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07/01/2018

Voluntarily Stopping Eating and Drinking is Legal—And Ethical—For Terminally Ill Patients Looking to Hasten Death

he ASCO Post, in partnership with the American Society of Clinical Oncology (ASCO), communicates news of evidence-based multidisciplinary cancer care to a broad audience of 30,000 oncology professionals and ASCO members. 


Professor Pope authors a monthly Law and Ethics in Oncology column that explores the legal and ethical issues oncologists must be aware of in this era of precision medicine and changing health-care policy, both to protect patients’ rights and to safeguard against potential legal jeopardy. In the June 25, 2018 issue, Professor Pope tackles VSED.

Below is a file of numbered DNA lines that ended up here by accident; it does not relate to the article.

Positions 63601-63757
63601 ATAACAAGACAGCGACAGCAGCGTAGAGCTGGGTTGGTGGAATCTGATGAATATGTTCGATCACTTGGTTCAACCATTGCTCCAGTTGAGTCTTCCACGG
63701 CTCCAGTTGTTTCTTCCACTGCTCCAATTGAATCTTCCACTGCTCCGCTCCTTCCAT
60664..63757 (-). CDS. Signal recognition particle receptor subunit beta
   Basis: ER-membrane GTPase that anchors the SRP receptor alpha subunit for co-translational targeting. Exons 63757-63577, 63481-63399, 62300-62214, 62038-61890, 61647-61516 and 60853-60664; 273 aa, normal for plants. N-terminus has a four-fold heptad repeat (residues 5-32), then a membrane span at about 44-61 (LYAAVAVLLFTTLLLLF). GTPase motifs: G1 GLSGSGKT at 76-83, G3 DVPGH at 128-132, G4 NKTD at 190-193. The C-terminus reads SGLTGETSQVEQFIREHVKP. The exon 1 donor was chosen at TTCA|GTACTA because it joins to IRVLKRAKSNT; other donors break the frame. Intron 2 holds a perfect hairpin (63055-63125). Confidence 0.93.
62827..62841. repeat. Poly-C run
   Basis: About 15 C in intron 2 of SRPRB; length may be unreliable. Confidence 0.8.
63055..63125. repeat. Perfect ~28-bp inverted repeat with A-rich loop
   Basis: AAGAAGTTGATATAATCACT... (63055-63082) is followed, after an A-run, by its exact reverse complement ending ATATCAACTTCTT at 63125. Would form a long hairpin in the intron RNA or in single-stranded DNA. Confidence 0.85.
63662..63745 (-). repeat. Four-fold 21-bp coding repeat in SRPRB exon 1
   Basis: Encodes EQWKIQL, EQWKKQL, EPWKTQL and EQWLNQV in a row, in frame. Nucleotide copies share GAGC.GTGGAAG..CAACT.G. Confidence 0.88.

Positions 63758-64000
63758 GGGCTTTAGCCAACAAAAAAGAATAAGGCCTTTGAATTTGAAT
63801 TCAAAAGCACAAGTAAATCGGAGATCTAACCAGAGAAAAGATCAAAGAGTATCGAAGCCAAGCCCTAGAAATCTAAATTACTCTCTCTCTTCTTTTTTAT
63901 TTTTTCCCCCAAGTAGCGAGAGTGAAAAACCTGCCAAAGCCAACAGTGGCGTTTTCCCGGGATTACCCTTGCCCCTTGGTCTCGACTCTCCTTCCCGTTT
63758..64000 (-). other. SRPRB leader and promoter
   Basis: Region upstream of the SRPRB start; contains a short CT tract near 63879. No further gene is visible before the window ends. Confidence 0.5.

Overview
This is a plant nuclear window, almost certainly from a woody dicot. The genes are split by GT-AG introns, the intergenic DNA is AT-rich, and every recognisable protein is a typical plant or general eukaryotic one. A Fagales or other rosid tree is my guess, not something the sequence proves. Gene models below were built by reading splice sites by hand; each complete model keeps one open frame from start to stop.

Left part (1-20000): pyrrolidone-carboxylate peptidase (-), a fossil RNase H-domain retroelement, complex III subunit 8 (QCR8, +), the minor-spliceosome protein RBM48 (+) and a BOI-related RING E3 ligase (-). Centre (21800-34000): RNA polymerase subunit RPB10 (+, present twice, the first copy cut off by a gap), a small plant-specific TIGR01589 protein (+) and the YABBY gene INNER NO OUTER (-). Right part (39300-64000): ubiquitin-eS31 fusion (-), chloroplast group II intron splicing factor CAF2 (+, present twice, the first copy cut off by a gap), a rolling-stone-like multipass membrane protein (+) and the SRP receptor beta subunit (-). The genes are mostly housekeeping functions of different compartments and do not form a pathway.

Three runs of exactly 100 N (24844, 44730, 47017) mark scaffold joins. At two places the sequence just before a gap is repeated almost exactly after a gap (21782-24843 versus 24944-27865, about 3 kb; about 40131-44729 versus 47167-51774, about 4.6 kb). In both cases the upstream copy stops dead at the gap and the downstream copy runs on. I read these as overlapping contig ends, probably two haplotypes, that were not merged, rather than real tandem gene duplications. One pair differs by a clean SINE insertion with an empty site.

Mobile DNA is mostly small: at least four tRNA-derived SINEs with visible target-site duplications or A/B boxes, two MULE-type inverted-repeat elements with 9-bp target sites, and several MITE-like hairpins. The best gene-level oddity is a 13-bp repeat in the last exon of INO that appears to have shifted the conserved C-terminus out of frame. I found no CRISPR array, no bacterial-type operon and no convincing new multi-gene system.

Terminally ill patients with cancer will sometimes ask their clinicians for help with assisted or hastened death. Although palliative care and hospice care can usually address the concerns of most patients, some have physical or existential suffering that is refractory to comfort and supportive care. Consequently, these patients sometimes persist in their requests for help with a hastened death.


Because many clinicians are unsure how to respond to such requests, here we clarify the status of medical aid in dying laws and one important, yet still obscure, option for terminally ill patients looking to end their lives: voluntarily stopping eating and drinking.

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